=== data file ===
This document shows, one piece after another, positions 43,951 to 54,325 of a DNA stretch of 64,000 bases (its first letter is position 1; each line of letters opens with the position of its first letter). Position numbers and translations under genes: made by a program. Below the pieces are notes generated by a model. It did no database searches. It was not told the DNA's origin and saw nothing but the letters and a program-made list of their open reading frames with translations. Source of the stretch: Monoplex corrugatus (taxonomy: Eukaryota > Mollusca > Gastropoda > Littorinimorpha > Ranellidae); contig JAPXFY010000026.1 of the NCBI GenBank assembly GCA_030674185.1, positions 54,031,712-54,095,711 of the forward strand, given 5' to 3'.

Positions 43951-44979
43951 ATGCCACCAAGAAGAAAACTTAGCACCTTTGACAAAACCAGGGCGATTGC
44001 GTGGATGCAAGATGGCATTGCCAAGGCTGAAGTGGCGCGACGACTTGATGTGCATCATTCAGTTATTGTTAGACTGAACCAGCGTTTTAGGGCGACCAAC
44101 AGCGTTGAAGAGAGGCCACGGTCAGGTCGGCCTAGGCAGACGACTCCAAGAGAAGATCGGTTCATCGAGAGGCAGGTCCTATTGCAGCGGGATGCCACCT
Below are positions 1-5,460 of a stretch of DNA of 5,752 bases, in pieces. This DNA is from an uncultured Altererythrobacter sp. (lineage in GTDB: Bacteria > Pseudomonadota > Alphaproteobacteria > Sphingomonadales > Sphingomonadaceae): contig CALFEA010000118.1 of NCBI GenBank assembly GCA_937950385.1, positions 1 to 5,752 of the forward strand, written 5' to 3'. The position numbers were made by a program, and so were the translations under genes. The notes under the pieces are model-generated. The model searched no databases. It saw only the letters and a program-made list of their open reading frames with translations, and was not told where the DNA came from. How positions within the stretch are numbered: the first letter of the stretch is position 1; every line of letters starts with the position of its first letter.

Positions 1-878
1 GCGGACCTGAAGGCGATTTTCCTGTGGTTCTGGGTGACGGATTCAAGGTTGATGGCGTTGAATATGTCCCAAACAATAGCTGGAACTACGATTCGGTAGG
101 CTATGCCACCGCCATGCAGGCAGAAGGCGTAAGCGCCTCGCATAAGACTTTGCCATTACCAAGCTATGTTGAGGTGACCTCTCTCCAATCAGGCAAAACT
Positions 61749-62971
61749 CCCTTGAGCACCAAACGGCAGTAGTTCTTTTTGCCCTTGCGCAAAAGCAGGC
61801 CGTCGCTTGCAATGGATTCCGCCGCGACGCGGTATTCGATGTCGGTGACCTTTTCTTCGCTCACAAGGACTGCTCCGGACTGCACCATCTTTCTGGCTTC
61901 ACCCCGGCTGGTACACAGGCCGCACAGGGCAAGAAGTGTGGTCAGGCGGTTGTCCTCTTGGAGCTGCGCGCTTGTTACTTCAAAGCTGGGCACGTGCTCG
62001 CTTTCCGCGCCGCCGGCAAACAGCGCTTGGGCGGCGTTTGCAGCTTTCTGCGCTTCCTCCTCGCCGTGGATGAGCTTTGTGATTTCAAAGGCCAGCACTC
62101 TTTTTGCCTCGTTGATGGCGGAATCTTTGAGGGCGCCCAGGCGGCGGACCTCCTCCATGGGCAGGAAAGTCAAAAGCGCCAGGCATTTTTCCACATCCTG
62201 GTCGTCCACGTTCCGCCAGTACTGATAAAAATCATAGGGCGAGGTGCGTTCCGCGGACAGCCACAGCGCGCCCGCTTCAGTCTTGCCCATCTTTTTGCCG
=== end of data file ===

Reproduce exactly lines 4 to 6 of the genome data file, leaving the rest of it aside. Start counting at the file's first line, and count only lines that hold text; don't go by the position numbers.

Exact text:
44001 GTGGATGCAAGATGGCATTGCCAAGGCTGAAGTGGCGCGACGACTTGATGTGCATCATTCAGTTATTGTTAGACTGAACCAGCGTTTTAGGGCGACCAAC
44101 AGCGTTGAAGAGAGGCCACGGTCAGGTCGGCCTAGGCAGACGACTCCAAGAGAAGATCGGTTCATCGAGAGGCAGGTCCTATTGCAGCGGGATGCCACCT
Below are positions 1-5,460 of a stretch of DNA of 5,752 bases, in pieces. This DNA is from an uncultured Altererythrobacter sp. (lineage in GTDB: Bacteria > Pseudomonadota > Alphaproteobacteria > Sphingomonadales > Sphingomonadaceae): contig CALFEA010000118.1 of NCBI GenBank assembly GCA_937950385.1, positions 1 to 5,752 of the forward strand, written 5' to 3'. The position numbers were made by a program, and so were the translations under genes. The notes under the pieces are model-generated. The model searched no databases. It saw only the letters and a program-made list of their open reading frames with translations, and was not told where the DNA came from. How positions within the stretch are numbered: the first letter of the stretch is position 1; every line of letters starts with the position of its first letter.